4 Ways the Justice System May Try to Take Away Your Rights

Justice System

The United States justice system is designed around protecting people’s rights for fair treatment. However, that doesn’t always happen. Some people may believe their rights have been restricted or taken away altogether. Everyone’s experiences in the justice system are different. Still, it’s not uncommon for some people to experience the following:

A Struggle to Get Legal Help                   

A right to legal representation is a vital factor in a fair trial in criminal justice. However, some people struggle to get legal help from leading law firms like Liberty Law. When there isn’t equal access to the best legal help, there’s potential for unfair outcomes.

Two people facing the same charges may have different repercussions based on their legal support. The same issues can be seen in civil cases. In over three-quarters of civil trial cases in the United States, at least one litigant doesn’t have access to a lawyer.

Asset Forfeiture

Civil asset forfeiture describes the rights of law enforcement agencies to take real estate, vehicles, cash, and other assets they believe were involved in criminal activity. Some people believe that seizing assets is a violation of due process rights. This is because law enforcement can seize assets without arresting someone or getting a conviction.

Many critics see asset forfeiture as unconstitutional. They view it as a violation of people’s fourth, fifth, and eighth amendment rights. Once property is seized, it can be expensive and challenging to regain, with the costs associated with the process often exceeding the property’s value.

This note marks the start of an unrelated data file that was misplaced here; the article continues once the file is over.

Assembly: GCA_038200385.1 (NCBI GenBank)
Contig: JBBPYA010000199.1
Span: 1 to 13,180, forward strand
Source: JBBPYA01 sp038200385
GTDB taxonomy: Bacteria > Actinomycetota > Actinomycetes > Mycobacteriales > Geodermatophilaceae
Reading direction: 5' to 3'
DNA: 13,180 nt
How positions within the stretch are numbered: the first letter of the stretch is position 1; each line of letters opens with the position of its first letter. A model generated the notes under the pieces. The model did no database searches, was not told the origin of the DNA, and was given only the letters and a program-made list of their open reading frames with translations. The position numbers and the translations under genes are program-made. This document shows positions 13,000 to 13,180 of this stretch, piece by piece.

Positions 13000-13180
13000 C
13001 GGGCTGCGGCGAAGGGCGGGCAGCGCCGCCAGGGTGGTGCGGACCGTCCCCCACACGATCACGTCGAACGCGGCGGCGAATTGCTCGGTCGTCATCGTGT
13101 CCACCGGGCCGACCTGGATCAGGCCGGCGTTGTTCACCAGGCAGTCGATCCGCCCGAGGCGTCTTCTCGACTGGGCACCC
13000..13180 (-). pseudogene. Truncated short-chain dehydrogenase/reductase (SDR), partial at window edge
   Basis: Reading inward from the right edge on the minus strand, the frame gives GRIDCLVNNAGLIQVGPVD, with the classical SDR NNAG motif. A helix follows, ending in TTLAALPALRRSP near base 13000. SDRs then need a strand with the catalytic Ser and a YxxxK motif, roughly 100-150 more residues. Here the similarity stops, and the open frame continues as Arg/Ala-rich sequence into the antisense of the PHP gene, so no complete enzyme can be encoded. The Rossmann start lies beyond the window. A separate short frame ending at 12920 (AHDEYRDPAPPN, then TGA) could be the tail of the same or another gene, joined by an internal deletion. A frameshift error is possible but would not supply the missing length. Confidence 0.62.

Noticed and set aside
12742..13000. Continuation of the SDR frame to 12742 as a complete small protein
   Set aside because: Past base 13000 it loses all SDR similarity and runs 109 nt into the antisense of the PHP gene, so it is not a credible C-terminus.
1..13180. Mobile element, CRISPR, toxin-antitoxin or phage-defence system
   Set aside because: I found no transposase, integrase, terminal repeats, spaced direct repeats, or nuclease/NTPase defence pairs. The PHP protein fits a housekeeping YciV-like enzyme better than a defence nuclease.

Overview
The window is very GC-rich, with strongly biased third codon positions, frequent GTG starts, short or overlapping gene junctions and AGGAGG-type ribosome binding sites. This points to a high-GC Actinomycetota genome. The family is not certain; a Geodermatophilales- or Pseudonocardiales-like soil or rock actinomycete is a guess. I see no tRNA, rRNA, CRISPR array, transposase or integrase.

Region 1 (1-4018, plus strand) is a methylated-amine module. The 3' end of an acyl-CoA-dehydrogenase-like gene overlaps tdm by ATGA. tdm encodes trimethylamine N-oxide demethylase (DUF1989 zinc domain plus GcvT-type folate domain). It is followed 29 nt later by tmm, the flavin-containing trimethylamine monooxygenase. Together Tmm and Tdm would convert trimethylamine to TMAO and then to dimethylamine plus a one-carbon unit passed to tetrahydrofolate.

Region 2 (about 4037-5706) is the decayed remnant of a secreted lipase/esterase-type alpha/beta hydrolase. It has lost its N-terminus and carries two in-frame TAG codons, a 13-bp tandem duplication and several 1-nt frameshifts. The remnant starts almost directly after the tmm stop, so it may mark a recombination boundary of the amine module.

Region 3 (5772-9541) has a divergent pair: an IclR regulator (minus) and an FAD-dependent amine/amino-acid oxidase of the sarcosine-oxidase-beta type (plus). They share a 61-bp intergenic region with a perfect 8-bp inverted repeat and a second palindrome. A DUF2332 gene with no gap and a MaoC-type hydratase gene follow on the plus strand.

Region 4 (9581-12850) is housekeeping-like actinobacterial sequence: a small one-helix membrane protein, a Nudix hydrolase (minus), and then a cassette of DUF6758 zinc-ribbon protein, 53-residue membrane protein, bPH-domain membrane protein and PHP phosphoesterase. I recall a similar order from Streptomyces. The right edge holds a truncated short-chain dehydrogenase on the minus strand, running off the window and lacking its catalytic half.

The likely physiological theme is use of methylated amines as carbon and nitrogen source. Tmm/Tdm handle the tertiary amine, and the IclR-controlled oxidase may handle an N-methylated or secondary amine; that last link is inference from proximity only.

Felony Voting Restrictions

While not true in all states, some states have laws that state people can’t vote if they’re serving time for a crime or have a felony conviction. Some people with mental disabilities may also be unable to vote despite the right to vote being protected in many other countries.

In 2020, over five million Americans with convictions were unable to vote. Many will never be able to vote, while some may be able to pay fees or fines to vote in the future. According to the NAACP Legal Defense and Education Fund deputy director of litigation, Leah Aden, depriving former felons of the right to vote disproportionately affects people of color. As a result, it’s one of the most crucial civil rights issues of our time.

Pretrial Detention

Even if people are able to hire the best criminal lawyer to protect their rights and guide them through the legal system, pretrial detention can still be a challenge they face. Pretrial detention means someone must remain in prison before their cases are heard if they are unable to afford their bail costs.

When cases take several months or even years to be heard, some people view pretrial detention as a violation of their presumption of innocence. Being incarcerated for such a long time can also result in significant life challenges like job loss and separation from their support network. However, pretrial detention is typically only used if an officer believes a defendant is likely to commit a crime before their trial begins.

The justice system is designed to be fair for all, but not everyone sees it that way. Some people experience these situations above and feel like their trial outcomes are impacted. Fortunately, having an experienced criminal law team on your side may ensure your rights are as protected as possible.

Photo by Clay Banks on Unsplash

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